The Poughkeepsie & Wappingers Falls trolley was just one small component of this vast network of interurban trolleys, which at its peak consisted of more than 220,000 route miles nationwide. But while it lasted, it was quite popular. In addition to shoppers, it carried commuters to Poughkeepsie offices in the morning and brought them home at night. There was also a reverse commute, as factory workers came from Poughkeepsie to work in Wappingers Falls’ mills. Additional riders were picked up and dropped off at the various stations in between. Business was brisk; the Eagle-News reported that on a single Wednesday in 1906 more than 24,000 riders used the service.
The Poughkeepsie Rural Cemetery, which is along the current Route 9 south of the city, was opened in 1851 to offer a place for funeral services outside of the city, yet still near enough to it for loved ones to visit easily. The trolley line went right by the cemetery, and Mary Hinkley, wife of the railway president, donated funds enabling the cemetery to build a comfortable waiting shelter just inside the main gate. The line’s marketing department noted that not only could Poughkeepsie-ites visit their dearly departed more easily and comfortably, but that the cemetery was also a fine place for a picnic!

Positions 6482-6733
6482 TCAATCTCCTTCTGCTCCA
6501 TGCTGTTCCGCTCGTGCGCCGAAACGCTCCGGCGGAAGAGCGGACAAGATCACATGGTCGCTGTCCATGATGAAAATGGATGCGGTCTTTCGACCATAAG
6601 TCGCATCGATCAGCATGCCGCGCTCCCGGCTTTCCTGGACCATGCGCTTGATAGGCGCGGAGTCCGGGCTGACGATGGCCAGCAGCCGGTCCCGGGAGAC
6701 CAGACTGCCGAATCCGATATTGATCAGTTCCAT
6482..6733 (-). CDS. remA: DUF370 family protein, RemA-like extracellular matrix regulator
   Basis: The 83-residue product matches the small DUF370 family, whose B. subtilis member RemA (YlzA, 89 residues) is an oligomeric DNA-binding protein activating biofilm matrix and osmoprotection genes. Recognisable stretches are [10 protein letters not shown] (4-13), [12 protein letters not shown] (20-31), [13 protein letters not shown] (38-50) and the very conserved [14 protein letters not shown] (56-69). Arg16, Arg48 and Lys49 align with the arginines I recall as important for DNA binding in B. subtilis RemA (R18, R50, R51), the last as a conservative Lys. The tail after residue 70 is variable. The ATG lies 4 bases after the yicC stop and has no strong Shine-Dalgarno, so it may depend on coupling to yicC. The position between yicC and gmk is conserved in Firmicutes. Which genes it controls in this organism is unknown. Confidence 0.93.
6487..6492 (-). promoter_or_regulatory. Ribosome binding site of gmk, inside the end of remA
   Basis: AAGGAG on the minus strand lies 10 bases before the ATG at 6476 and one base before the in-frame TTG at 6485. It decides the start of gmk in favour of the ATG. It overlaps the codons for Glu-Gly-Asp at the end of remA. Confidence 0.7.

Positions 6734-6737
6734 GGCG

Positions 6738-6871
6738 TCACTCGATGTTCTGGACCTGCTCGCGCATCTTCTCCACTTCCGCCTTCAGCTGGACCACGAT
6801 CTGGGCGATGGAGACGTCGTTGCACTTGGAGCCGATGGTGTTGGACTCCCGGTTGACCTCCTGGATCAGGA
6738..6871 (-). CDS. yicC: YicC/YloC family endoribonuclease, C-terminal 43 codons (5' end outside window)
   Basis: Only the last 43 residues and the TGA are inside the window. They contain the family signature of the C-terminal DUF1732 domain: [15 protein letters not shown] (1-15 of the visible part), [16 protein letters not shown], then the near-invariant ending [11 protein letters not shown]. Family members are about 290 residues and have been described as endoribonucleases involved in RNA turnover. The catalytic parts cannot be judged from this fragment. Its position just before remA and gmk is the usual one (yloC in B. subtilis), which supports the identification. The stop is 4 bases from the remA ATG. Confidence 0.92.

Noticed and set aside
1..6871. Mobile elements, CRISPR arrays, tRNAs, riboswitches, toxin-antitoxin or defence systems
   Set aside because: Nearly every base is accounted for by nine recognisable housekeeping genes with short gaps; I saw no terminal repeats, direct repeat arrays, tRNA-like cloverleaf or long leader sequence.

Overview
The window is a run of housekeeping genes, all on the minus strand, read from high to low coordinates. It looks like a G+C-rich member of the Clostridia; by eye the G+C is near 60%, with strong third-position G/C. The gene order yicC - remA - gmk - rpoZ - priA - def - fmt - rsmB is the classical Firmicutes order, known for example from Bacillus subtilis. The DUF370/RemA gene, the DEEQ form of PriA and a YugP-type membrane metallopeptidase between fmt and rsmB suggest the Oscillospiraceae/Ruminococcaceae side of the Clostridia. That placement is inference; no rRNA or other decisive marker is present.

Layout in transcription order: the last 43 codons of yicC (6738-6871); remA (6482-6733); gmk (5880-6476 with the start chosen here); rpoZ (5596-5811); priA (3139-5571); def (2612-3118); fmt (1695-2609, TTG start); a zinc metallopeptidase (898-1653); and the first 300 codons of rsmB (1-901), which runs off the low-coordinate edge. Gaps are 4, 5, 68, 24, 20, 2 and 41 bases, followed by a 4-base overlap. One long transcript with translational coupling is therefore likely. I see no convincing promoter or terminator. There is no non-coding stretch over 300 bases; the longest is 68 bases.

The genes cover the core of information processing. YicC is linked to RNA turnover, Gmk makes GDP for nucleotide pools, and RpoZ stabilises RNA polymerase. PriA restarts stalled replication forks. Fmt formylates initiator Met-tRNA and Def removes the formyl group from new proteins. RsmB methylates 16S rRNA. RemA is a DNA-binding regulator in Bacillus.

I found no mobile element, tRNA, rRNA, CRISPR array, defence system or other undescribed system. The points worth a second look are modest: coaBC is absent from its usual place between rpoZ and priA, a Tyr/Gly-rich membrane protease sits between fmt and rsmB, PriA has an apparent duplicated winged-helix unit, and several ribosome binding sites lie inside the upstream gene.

The newspapers of the day reported a number of incidents that most certainly broke the sometimes monotonous routine of commuting by rail. Many happened on the hill from Poughkeepsie’s business center down to the railroad station by the river, particularly on wet and icy days. The Eagle-News once reported passengers tried to jump off a trolley sliding down the hill, but the conductor shut the doors so they couldn’t. He said afterward they’d be safer inside the car instead of jumping out of it, and he was right; the car stayed upright and no one was hurt. Another time, the paper described a carful of Vassar girls sliding down the hill accompanied by considerable screaming. No one was hurt this time, either.
“Miscreants” once smeared oil on a downhill portion of the tracks about 2-1/2 miles from Wappingers Falls. A trolley headed for Poughkeepsie with mostly theatregoers hit the greased rails and skidded to the bottom of the hill, but again, it stayed upright and none of the 50 passengers was hurt.